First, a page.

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Newcomer - the German Shepherd was taken back by her owner and one can only hope that he will take more care of her after my friend advised him strongly to have her micro chipped and either spayed or at least kept in whilst in season!

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People do some terrible things to animals when in financial crisis but I cant imagine anyone who is returning to UK being so hard up that they cant keep their dog.  Many years ago, someone I know did shoot 2 horses when they became bankrupt and did a moonlight flit.  They were a nice couple - had they asked if anyone wanted the horses they would have been easy to rehome so many people, including myself were shocked by their actions.  At the time, they probably thought they had no choice.  Its not easy to disappear with lots of horses and furniture overnight.

However .... sometimes one has to be practical for the animals sake in the event of job loss, illness etc  Horses for example are not like having to rehome a dog.  My oldest horse is 16 years young, huge and lively.  I have had him 12 years and he is NOT suitable in any way for a novice rider or owner.  He would be difficult to rehome for various reasons but is brilliant to do in many ways which makes up for the quirks. It would take someone experienced to manage him although he can seem quiet 60% of the time.  Unfortunately an experienced rider would usually want something to compete on and he is retired due to recurring injury.  The kindest thing to do would be to put him to sleep rather than give him away, should the worst happen.  So often horses get passed from pillar to post and labelled dangerous when they are just too much for an owner who doesnt understand their equine instincts. 

Frederick - The horse charities sometimes work to very silly rules BUT unless someone who has a few paddocks with their house is accustomed to caring for horses it would be unwise to give them any.  Laminitis can catch out even the relatively experienced owner but is more often a result of well meaning people sticking a pony in the field because they are trying to help out.  Its is a very serious and painful condition which is avoidable but catches many people out.  The patient rarely makes a full recovery, needs special farriery, care and attention and is prone to the problem re-occuring.  I know of someone who 'resued' lots of new forest ponies because they have a smallholding - most of them have laminitis on and off and suffer from other problems due to their lack of knowledge.  These ponies need 'rescued' from their rescuers although if checked upon they would appear to be well looked after so not worth reporting.  If they had come from a charity organisation they would probably have been returned for expensive veterinary treatment that the centres can ill afford  -  the decision is not always just a welfare decision, ultimately there are financial implications to placing animals in the wrong homes.  Maybe your sons grazing was simply too rich but the fact that he hadnt recognised this would make him a higher risk.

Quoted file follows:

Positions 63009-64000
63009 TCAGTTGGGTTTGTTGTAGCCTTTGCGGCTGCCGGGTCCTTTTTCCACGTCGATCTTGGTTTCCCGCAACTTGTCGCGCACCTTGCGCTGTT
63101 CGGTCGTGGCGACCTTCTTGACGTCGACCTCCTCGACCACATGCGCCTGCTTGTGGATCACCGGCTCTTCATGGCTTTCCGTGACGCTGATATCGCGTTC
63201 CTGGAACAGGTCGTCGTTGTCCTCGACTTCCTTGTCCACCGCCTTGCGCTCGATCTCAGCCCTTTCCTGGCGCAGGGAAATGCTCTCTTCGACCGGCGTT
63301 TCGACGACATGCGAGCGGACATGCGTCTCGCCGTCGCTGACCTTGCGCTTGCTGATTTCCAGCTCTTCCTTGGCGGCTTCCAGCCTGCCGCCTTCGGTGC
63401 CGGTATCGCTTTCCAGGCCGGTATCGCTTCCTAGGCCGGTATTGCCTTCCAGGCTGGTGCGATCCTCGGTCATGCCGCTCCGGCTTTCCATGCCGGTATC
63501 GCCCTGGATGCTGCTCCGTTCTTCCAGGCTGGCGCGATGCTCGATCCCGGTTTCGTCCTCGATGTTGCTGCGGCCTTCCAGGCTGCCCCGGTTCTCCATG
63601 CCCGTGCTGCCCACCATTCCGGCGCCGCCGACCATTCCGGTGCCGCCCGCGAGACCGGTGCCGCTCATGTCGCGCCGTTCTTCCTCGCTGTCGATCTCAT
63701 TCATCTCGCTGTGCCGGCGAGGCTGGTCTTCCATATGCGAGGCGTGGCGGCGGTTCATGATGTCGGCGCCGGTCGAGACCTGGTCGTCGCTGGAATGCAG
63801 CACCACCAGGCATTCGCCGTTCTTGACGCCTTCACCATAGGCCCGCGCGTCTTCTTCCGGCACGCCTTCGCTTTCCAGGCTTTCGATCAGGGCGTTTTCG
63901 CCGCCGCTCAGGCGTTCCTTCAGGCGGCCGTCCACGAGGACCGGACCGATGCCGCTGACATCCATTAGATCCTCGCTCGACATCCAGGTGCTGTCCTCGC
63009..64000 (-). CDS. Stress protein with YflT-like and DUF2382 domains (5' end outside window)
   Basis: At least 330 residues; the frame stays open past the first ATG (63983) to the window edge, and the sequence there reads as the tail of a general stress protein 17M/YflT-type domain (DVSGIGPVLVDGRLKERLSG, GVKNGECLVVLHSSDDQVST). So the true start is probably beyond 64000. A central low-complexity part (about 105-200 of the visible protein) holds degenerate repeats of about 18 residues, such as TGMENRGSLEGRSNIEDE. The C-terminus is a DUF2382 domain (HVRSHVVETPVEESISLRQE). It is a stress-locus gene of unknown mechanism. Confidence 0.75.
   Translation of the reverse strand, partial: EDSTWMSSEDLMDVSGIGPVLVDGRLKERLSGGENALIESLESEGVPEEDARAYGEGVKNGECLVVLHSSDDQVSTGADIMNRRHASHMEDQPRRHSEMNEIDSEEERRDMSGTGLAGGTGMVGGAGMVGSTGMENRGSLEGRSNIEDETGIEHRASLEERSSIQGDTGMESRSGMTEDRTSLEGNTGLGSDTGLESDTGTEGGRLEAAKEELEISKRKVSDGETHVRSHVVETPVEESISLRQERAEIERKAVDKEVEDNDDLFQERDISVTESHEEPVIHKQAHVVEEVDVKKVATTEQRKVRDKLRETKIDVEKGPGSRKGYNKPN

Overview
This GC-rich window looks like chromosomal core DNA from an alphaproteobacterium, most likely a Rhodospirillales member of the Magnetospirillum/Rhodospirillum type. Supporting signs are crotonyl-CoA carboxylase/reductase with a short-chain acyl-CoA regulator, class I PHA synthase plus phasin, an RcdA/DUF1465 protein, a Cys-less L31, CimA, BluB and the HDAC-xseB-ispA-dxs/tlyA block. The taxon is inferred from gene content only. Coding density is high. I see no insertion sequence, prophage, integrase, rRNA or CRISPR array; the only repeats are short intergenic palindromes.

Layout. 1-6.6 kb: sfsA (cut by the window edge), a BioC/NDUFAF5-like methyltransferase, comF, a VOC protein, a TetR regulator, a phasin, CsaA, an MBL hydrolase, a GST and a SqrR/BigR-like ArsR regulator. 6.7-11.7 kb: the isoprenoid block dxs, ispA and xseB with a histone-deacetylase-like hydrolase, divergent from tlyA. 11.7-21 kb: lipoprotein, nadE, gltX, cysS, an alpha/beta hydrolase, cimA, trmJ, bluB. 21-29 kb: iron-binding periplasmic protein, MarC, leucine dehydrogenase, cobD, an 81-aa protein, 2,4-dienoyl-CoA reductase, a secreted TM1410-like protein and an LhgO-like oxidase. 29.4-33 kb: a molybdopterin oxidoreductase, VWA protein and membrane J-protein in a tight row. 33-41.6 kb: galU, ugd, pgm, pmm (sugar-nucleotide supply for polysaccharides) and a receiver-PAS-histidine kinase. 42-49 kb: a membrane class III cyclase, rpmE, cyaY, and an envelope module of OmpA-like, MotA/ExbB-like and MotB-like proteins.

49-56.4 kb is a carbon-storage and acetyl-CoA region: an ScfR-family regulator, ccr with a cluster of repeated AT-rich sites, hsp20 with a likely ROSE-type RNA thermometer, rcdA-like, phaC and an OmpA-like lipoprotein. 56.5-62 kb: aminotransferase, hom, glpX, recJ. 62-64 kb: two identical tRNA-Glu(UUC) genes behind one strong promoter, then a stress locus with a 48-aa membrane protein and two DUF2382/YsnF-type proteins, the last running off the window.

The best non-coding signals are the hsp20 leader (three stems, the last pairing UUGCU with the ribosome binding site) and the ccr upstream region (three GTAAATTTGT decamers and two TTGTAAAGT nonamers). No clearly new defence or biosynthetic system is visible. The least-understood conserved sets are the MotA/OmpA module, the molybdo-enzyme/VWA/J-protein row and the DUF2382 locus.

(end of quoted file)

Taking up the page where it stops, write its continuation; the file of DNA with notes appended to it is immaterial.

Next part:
I have to agree, however, that pet charities guidelines often do rule out perfectly good homes by sticking to their checklists too religiously. 

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[quote user="scotslassie"]

I have to agree, however, that pet charities guidelines often do rule out perfectly good homes by sticking to their checklists too religiously. 

[/quote]

We came across this problem with a local rescue charity here in the UK.  We have had dogs for many years and had recently lost a well loved rescue cross who had been with us for 12 years.  Our home is a cottage in an acre of garden / orchard / wood, surrounded by fields...but only fenced in with sheep netting.  We have never had problems - our dogs have always being kept under close control until we knew they were ok without a lead.  We approached the rescue charity (the same one our rescue cross had come from) who did a home visit.  The woman from the charity said we had to get the entire acre fenced...or move.  I explained our background and expressed surprise at her comments.  She said that had we lived in a terraced house with an enclosed yard there would have been no problem!  We approached another rescue organisation who were completely different.  The guy was a former dog handler, chatted to us for a while, took one look at the garden and pronounced us 'ideal'.  So Digby arrived...and he is still happily with us 10 years on.

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Scooby, that doesnt surprise me at all.